Why Scandinavian schools are superior (and what we can learn)

There is a view that, if nothing else, the U.S. are extremely innovative in education technology. Have you found that to be true?

Renman: I’ve been visiting quite a lot of schools in the States, especially in Nebraska, Maine, California, and the New York area and I have to say I’m not impressed at all. I wouldn’t say you’re superior from a digital point of view. It’s all pretty much the same from what I’ve seen. From talking to researchers and looking at statistics I don’t think the difference is that big. I think what differs is how digitization has been rolled out to the schools and the emphasis. You must correct me if I’m wrong, but in the States there’s been a focus on the tools and the apps, the iPads and so on. While in the Scandinavian countries, Sweden especially but also in Denmark, there’s been a strong focus on leadership and changing the management, and what are the possibilities of this new kind of learning.

That’s an important distinction.

Renman: Look at PISA. The Scandinavian countries — you can leave Finland out of this equation — aren’t all that different from the States in what students learn and what they know. It’s not a huge difference there. On the other hand, the one-to-one trend started out really heavily in Sweden in 2005-06 and we were really on top of things. I worked for Apple at that time and we had people from Cupertino coming over to Stockholm and Denmark to take a look at what we were doing. It was really amazing. That was then. Now, 10 years later, the pace has somewhat gone down, and I don’t think people are flying over from Cupertino anymore.

What does it look like now?

Renman: It’s the same thing. It’s a bit different depending on which of the Scandinavian countries you’re talking about of course, but say from a Finnish perspective they haven’t done much work at all in the digital arena. Of course you can find schools with iPads, but they’ve really just started the process. While Sweden I think the latest numbers is that over 50 percent of the secondary schools have one-to-one. And in Denmark, it’s about 75 percent coverage of iPads in the classroom. It’s really heavily digitized from a device perspective, but the research we can find is rather obvious. I’d say it’s pretty much the same all over the world, which is that you’re handing out iPads but the teaching and the way students learn haven’t changed that much, so we’re still early in the process.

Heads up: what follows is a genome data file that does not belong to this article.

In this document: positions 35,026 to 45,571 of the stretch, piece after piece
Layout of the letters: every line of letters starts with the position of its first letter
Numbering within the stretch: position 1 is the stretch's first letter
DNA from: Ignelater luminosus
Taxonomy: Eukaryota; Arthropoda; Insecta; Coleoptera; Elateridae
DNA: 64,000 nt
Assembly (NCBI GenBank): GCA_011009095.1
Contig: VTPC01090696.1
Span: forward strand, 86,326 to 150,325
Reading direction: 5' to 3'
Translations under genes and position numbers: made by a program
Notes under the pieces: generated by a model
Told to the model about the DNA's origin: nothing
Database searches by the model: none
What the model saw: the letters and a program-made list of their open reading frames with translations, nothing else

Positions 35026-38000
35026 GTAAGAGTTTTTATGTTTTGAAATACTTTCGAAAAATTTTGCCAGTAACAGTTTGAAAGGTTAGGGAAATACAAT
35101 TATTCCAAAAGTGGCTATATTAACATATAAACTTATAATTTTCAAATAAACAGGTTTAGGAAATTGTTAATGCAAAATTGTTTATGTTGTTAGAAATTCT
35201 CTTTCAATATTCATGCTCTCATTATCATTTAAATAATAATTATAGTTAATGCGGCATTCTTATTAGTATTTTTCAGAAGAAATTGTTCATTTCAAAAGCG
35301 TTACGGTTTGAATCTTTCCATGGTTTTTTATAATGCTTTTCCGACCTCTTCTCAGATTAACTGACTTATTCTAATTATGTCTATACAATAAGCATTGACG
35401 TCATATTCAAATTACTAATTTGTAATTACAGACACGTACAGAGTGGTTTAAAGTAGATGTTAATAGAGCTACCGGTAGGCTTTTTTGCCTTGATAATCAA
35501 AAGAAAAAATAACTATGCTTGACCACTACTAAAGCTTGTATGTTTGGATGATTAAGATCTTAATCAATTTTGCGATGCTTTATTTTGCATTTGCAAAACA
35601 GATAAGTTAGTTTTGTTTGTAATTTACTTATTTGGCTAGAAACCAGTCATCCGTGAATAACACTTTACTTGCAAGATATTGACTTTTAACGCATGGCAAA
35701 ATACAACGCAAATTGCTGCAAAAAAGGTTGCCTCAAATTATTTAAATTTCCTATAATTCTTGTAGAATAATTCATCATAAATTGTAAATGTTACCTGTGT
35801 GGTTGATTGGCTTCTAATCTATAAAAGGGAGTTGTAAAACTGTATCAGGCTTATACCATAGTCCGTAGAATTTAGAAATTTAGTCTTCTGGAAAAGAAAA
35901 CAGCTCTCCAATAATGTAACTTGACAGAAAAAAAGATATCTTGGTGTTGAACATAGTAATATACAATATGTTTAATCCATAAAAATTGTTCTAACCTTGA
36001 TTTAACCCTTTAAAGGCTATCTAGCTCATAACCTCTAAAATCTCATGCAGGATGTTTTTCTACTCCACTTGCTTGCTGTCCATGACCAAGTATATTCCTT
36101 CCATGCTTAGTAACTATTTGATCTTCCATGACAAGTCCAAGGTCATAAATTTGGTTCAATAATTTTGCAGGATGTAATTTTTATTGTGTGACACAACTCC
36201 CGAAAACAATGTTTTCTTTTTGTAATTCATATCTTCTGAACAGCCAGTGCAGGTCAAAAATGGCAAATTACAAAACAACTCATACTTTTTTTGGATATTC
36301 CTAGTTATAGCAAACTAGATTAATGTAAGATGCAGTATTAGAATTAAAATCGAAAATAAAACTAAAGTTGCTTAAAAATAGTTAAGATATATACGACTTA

The public school system has been around since the 1840s or 50s and from that perspective the one-to-one and the digitization of schools is just a blink of an eye from an evolutionary perspective. Perhaps we should expect only a little bit of development at a time, but that is also a threat I’d say from the school perspective. The pace or the speed of the technology and the development of the world is super high and at the same time we say that education moves slowly. It’s going to take time, which, in practice, means that everyday life is running away from education, so education has no way of keeping up with what’s going on outside the school building. I think that’s a true challenge compared to education from the 1970s, when education was actually leading development in many ways — where parents had no clue at home what was going on in schools. Today, we’re not really in the same situation, I’d say.

What kind of emphasis does Sweden or Denmark put on 21st century skills?

Renman: Creativity and collaboration has been written down in the national curricula since about 1980 onward. Obviously, it wasn’t connected to digitization at that time, but there’s been free music schools and group assignments and peer reviews. Again, that has to do with the student orientation, the welfare state. So it’s that we’re doing things together. The nation has a common interest. That’s reflected all the way back through the classrooms and the curriculums. It’s a long tradition going way back, at least 30 years, and it has been given even more emphasis than in the States: creativity, innovation, and so on. I know it’s more of a new thing in the States and the U.K. Today, people are talking about entrepreneurship and creativity and innovation all over the world.

Is that paying dividends now that those students are in their 20s and 30s?

Renman: That’s the most important takeaway from my talk in Philadelphia. Students have been really focused on these collaborative skills like creativity, project-based learning, and so on since 1980. That means those kids that learned back then are actually professionals these days and that’s one of the major reasons behind the fact that 0.3 percent of the world’s population has had such a big impact on entrepreneurship, digitization, music, game-design, and so on. I would really say that kind of a curriculum for so many decades has really produced creative, innovative, entrepreneurial-minded people.

Next page: The 6 big trends in ed-tech in Sweden

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